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Hoffmann, R. A wiki for the life sciences where authorship matters. Nature Genetics (2008)

Evolutionary relationships among eubacteria, cyanobacteria, and chloroplasts: evidence from the rpoC1 gene of Anabaena sp. strain PCC 7120.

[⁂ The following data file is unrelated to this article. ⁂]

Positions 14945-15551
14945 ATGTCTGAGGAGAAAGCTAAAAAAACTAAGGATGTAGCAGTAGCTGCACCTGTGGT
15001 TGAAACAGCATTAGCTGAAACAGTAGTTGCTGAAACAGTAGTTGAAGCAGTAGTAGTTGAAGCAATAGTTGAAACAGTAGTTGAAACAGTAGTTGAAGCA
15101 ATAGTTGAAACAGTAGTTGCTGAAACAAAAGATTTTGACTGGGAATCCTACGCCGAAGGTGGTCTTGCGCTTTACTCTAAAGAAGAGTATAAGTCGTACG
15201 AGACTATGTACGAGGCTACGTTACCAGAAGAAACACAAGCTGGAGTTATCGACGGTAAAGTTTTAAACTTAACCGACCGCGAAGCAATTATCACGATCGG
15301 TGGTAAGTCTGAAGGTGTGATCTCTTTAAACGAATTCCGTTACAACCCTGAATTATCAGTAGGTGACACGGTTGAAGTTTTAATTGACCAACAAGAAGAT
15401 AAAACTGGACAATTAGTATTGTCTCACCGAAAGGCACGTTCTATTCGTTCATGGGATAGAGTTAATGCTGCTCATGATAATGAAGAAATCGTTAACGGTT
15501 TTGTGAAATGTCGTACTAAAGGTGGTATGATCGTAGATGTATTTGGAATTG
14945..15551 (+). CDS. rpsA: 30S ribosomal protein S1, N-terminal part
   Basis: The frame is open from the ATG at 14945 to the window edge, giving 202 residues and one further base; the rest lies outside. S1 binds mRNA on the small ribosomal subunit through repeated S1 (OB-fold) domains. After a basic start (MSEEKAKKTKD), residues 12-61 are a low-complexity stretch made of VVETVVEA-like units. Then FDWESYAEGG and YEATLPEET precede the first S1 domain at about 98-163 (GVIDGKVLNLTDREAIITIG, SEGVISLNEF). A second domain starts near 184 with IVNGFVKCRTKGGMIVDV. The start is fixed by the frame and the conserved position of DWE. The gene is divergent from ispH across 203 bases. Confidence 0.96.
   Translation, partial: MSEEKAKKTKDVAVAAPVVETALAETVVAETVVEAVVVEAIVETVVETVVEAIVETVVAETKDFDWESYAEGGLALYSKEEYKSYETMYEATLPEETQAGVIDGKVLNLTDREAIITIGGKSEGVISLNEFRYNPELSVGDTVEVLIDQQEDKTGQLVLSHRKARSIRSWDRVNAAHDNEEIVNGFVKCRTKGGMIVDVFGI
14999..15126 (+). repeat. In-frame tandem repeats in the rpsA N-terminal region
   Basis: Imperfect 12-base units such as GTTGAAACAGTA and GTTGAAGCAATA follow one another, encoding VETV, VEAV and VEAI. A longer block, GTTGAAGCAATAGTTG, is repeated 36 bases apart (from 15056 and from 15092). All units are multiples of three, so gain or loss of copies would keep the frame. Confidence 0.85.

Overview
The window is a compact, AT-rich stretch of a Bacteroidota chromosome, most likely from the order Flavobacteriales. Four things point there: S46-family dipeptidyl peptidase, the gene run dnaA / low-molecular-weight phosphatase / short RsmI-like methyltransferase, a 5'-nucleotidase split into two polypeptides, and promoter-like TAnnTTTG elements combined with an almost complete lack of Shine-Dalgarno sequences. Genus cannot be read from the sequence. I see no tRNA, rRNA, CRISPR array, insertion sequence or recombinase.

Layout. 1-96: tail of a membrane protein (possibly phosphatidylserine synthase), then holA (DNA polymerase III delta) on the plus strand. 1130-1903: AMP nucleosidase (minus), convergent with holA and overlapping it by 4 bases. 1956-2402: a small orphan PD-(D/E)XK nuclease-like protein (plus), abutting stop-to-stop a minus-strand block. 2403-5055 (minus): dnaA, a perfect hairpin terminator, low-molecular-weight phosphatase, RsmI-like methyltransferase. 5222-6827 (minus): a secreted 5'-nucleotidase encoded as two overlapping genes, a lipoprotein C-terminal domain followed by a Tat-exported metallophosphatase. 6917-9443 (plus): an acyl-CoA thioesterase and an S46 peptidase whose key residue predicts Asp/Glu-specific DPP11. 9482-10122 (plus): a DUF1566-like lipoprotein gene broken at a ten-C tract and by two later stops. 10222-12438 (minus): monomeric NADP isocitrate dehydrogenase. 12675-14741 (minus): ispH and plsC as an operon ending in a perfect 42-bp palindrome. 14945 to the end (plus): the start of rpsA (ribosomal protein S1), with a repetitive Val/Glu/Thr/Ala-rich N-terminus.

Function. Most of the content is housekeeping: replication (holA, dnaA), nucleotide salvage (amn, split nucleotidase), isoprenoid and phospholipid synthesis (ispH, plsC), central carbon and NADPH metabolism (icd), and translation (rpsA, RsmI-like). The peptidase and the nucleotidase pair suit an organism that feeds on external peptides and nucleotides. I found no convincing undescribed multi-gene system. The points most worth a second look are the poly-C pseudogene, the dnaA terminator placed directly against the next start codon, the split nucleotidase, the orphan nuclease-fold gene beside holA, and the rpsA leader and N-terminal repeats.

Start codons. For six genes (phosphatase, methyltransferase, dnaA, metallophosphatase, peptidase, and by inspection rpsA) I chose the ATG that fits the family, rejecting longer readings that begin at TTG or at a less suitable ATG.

RNA polymerases of cyanobacteria contain a novel core subunit, gamma, which is absent from the RNA polymerases of other eubacteria. The genes encoding the three largest subunits of RNA polymerase, including gamma, have been isolated from the cyanobacterium Anabaena sp. strain PCC 7120. The genes are linked in the order rpoB, rpoC1, rpoC2 and encode the beta, gamma, and beta' subunits, respectively. These genes are analogous to the rpoBC operon of Escherichia coli, but the functions of rpoC have been split in Anabaena between two genes, rpoC1 and rpoC2. The DNA sequence of the rpoC1 gene was determined and shows that the gamma subunit corresponds to the amino-terminal half of the E. coli beta' subunit. The gamma protein contains several conserved domains found in the largest subunits of all bacterial and eukaryotic RNA polymerases, including a potential zinc finger motif. The spliced rpoC1 gene from spinach chloroplast DNA was expressed in E. coli and shown to encode a protein immunologically related to Anabaena gamma. The similarities in the RNA polymerase gene products and gene organizations between cyanobacteria and chloroplasts support the cyanobacterial origin of chloroplasts and a divergent evolutionary pathway among eubacteria.[1]


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